It is important to note that the Sonderkommando were forced laborers under constant threat of violence and death from their Nazi captors, and they had no choice but to carry out the grisly tasks they were assigned. It is also important to remember that the Nazi regime and its collaborators committed the atrocities during the Holocaust, not the Jewish prisoners forced to participate.
Arriving at the Auschwitz Concentration Camp
Radek parked behind a strip of restaurants and stores across the street from Auschwitz, gave me walking directions to the entrance and set a time for us to meet so I could get a ride for the second part of the tour at Auschwitz-Birkenau.
In the image below, I only capture part of the strip mall that sits across from Auschwitz-Birkenau Museum and Memorial entrance. We parked behind this pizzeria, in an ordinary Polish community, on an ordinary day in 2023.
Pizzeria in a Strip Mall Across from the Auschwitz-Birkenau Museum and Memorial
I crossed a set of train tracks as I walked from our parking spot to the strip mall. Radek said that if I followed the train tracks, they would lead to Auschwitz.
Defunct Train Tracks Leading to Auschwitz Concentration Camp
It is 2023, seventy-eight years since the Russian liberation of Auschwitz. I found myself juxtaposing the rhythm of ordinary life with the sight of the world's largest killing factory in humanity's history. I stopped in a store to get some water and spoke briefly with a young clerk who looked to be in her twenties.
She asked where I was from and what brought me to Auschwitz; I asked permission to ask her questions. She smiled pleasantly and nodded. "I don't speak English good, but ask all you want."
Conversing about Auschwitz with an Oswiecim Local
Among many other things, I wanted to know what it is like to live this everyday life across the street from such an infamous and evil place. I wanted to know how she dealt with it and if seeing Auschwitz bothered her.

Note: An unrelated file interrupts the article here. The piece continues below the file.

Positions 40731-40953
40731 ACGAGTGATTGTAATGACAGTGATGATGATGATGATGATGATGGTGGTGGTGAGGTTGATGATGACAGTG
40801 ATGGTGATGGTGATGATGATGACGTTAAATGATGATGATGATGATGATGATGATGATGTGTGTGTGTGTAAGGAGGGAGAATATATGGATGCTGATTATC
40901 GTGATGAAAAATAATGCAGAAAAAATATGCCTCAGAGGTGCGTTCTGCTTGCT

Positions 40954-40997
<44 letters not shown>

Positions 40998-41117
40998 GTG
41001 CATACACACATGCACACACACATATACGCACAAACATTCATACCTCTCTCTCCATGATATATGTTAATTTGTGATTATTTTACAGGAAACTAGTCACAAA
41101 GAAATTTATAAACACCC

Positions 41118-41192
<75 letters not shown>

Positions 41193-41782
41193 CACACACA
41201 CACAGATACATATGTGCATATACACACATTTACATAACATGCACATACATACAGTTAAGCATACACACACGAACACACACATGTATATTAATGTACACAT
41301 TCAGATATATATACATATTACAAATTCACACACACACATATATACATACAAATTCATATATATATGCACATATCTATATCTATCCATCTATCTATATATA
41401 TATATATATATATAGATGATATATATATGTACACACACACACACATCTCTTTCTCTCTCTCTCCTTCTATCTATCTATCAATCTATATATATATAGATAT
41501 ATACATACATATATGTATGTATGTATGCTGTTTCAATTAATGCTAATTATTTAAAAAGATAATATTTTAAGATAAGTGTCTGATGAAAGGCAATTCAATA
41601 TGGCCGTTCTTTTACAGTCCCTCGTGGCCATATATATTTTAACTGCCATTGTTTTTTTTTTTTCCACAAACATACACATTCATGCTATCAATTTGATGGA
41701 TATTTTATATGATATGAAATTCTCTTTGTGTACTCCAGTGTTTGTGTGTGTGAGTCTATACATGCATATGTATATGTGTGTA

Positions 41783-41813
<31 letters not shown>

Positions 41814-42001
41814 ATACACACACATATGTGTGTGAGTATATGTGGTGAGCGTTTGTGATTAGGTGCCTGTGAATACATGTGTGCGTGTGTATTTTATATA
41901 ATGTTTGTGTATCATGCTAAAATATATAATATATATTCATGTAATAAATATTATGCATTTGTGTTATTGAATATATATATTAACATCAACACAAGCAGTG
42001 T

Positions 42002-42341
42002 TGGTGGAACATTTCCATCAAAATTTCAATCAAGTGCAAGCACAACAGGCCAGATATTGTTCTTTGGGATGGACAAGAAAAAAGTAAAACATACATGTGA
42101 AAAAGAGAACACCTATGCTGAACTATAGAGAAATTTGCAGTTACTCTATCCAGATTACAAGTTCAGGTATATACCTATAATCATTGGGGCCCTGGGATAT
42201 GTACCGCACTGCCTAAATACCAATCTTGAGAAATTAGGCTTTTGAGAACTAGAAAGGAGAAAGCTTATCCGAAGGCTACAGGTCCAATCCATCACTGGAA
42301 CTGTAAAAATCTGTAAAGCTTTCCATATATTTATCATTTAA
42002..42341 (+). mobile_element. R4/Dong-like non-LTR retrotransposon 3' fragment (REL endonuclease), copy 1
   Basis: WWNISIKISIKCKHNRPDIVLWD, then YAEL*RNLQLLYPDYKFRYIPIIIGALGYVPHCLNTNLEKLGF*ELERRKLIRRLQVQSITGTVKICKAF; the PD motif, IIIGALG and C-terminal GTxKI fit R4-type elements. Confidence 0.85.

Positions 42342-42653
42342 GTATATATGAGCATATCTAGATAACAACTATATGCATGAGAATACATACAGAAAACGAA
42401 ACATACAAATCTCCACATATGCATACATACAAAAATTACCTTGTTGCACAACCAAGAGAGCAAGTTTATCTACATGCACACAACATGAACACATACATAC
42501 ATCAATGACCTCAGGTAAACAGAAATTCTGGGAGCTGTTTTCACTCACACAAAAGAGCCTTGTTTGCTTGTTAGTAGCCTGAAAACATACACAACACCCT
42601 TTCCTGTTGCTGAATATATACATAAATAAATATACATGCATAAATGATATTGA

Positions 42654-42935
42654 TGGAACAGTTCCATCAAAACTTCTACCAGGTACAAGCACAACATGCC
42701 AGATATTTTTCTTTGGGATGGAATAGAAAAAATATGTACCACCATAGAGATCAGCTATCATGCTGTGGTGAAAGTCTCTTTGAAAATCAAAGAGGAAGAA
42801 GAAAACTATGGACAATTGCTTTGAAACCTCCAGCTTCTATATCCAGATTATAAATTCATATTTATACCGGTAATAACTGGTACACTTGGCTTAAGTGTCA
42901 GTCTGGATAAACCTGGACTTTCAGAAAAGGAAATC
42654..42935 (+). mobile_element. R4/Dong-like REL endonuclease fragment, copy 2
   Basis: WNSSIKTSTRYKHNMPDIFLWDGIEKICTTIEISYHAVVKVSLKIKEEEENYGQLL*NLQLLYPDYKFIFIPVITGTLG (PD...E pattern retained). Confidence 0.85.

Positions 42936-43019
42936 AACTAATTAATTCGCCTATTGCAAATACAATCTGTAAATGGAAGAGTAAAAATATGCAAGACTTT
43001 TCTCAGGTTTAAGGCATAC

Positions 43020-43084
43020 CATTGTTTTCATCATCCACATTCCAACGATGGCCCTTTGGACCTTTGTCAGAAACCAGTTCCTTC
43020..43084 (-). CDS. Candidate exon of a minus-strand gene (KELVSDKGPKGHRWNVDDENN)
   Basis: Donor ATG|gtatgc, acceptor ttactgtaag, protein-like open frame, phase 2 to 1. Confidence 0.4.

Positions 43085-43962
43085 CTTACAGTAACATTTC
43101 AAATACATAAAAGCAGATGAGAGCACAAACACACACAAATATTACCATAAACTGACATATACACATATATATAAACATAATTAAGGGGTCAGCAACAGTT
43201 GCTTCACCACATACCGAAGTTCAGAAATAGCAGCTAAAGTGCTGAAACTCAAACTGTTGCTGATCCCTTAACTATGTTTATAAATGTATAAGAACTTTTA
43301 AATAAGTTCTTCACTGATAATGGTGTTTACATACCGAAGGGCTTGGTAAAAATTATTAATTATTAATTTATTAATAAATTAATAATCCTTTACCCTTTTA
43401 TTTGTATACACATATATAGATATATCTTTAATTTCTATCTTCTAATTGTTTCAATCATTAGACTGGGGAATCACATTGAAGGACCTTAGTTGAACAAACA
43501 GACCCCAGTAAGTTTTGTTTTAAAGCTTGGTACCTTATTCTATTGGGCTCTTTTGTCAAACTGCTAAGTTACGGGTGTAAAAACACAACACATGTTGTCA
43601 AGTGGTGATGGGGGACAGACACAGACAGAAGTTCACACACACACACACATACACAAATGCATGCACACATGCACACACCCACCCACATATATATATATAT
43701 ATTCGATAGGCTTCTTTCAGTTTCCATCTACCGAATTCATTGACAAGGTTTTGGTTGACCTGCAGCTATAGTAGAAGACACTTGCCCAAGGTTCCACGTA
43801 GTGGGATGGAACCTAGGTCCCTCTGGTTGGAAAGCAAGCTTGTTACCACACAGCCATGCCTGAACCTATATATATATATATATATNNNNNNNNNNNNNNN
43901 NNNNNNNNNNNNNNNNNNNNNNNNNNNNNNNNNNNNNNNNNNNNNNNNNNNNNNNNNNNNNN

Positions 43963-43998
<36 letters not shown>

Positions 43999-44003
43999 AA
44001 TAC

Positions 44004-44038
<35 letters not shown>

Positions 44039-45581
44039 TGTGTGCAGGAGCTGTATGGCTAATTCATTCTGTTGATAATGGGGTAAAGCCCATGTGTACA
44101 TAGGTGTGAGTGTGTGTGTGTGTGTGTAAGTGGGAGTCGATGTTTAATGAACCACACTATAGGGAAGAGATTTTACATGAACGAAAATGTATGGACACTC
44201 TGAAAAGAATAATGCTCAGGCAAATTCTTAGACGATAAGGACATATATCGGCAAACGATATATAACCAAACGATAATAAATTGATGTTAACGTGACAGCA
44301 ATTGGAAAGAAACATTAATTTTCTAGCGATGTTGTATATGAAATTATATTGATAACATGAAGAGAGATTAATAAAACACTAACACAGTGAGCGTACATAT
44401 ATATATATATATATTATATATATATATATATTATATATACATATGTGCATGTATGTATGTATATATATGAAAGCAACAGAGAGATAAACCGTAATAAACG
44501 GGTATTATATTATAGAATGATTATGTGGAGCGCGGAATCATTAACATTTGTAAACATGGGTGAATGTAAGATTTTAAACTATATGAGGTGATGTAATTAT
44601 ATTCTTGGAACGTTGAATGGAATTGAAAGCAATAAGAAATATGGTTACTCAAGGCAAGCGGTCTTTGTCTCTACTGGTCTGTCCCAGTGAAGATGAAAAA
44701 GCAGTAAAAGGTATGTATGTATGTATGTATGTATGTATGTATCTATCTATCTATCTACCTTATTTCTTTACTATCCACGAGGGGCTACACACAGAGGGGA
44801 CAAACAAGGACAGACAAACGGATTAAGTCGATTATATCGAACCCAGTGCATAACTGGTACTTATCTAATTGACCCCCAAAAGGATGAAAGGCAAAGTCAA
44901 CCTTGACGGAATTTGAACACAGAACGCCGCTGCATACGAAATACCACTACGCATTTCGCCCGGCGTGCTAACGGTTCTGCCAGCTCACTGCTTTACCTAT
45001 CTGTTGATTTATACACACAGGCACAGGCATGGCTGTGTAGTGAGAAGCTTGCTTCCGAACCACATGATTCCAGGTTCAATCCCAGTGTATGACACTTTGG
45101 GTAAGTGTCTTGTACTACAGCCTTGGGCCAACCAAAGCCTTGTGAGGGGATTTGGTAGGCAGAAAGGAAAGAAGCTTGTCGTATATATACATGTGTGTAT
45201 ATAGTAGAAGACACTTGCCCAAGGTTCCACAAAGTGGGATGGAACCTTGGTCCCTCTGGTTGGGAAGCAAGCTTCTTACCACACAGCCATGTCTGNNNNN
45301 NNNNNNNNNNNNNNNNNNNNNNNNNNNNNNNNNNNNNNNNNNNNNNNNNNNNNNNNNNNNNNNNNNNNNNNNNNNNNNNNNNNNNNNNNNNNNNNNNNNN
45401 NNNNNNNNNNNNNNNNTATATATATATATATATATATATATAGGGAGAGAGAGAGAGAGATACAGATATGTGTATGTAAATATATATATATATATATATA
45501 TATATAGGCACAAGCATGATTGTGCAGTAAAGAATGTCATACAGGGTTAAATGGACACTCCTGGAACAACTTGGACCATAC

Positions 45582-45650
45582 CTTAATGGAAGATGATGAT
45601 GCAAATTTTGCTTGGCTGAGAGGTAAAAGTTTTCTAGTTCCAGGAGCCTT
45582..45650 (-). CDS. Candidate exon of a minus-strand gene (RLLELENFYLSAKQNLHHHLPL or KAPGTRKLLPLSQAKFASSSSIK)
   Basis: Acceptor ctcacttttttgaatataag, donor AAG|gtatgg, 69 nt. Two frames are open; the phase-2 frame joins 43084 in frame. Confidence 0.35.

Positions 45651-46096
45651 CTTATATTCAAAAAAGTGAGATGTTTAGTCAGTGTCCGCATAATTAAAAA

She spoke softly and matter of fact. After we spoke, I crossed the street, stood on the sidewalk, and scribbled some of her words in my travel journal. I did not capture everything she said, nor did I capture the flow of the conversations.
Street Between Oswiecim and Auschwitz-Birkenau Museum and Memorial
These quotes are from notes I scribbled in staccato phrases. I tried to capture her sentiment to the best of my ability.
Living in Oswiecim in the Shadows of Auschwitz Concentration Camp
Words from a Young Store Clerk
"I did not choose where I was born. Nobody does. Oswiecim is my home, where my family lives, and this is what I know."
"Horrible things happened here. Horrible things happened to people who did not deserve it. These things should never happen again."
"My grandparents told stories of losing some of our family to the chimneys because we were Polish. We were not Jews."
"Some people visit the graves of loved ones every day. This does not bother them after a while. I look across the street at a grave every day."
"Life does not stop for evil or death or war. We go to bed at night, and the stars are there. We wake up in the morning, and the sun is there. What are we to do? We have to live, no?"
In a future posts, we will explore the first half of the tour, the tour of Auschwitz I (the site of the original camp) and the features of the museum. There will be a series of posts focused on Auschwitz I, the camp layout, and what you will see as part of the tour and museum.
On a personal note - I'm going to break up regularly posting to these sections with others about people, places, and history. It can be difficult to specifically write about Auschwitz day after day.